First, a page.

9781108891141 (ebook) 9781108835633 (hardback) 9781108812979 (paperback)
US Supreme Court Doctrine in the State High Courts challenges theoretical and empirical accounts about how state high courts use US Supreme Court doctrine and precedent. Michael Fix and Benjamin Kassow argue that theories that do not account for the full range of ways in which state high courts can act are, by definition, incomplete. Examining three important precedents - Atkins v. Virginia, Lemon v. Kurtzman, and DC v. Heller/McDonald v. Chicago - Fix and Kassow find that state high courts commonly ignore Supreme Court precedent for reasons of political ideology, path dependence, and fact patterns in cases that may be of varying similarity to those found in relevant US Supreme Court doctrine. This work, which provides an important addition to the scholarly literature on the impact of Supreme Court decisions, should be read by anyone interested in law and politics or traditional approaches to the study of legal decision-making.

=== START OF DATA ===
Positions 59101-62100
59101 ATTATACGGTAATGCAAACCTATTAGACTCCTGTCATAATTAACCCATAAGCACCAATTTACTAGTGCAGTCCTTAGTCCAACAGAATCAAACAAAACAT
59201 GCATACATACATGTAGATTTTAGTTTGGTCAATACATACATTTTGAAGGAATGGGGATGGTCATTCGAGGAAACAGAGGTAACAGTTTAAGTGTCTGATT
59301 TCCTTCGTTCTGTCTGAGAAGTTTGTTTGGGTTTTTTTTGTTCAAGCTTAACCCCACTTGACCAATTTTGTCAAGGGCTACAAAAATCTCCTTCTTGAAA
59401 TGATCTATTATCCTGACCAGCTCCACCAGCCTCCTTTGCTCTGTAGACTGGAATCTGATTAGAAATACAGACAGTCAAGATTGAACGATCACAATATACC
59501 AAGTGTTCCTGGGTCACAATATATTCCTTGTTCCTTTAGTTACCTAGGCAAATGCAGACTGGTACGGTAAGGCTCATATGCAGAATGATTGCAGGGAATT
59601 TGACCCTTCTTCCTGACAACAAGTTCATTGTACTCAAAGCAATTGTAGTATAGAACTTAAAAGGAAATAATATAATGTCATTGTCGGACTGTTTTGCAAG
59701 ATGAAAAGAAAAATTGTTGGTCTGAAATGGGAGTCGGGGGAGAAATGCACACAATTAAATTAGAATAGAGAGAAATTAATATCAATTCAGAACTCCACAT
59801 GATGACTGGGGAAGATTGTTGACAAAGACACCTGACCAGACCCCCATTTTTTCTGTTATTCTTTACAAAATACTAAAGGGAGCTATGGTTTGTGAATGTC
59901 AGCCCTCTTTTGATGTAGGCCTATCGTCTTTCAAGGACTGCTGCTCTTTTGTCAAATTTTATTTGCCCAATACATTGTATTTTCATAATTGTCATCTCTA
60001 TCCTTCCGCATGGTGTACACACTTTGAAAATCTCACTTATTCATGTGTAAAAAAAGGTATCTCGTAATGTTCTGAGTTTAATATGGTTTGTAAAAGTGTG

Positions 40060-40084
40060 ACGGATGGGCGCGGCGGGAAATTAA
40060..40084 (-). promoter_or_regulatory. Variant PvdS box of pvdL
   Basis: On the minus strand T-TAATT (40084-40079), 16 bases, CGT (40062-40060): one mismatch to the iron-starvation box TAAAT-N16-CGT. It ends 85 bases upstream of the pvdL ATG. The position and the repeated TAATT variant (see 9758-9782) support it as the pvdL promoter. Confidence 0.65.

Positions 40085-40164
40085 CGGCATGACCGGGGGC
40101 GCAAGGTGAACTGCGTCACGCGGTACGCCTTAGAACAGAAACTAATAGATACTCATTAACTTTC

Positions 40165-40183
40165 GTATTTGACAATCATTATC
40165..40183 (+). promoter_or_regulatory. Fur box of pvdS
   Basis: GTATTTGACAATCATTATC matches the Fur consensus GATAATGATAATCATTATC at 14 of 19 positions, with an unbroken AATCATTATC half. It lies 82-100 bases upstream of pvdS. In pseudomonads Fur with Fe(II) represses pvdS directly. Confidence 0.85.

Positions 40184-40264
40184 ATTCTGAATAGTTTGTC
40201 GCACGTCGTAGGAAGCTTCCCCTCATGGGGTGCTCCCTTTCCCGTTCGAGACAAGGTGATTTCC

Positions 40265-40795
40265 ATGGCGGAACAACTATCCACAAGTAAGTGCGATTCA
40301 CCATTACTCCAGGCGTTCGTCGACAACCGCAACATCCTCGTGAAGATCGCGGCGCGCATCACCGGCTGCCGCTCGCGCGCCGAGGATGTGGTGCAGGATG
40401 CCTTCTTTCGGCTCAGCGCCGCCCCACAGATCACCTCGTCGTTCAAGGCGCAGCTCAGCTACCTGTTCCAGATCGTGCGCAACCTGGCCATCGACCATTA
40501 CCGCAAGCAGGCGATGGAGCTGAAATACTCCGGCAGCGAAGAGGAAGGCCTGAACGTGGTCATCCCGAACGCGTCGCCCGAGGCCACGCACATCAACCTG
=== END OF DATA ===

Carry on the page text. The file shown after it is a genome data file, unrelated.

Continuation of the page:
Title from publisher's bibliographic system (viewed on 07 Sep 2020).
Formatted Contents Note
Introduction Role of Precedent Theory of Precedent Usage Conceptualizing and Measuring Responses to Atkins v. Virginia Usage of Lemon v. Kurtzman Responses to Heller & McDonald Concluding thoughts.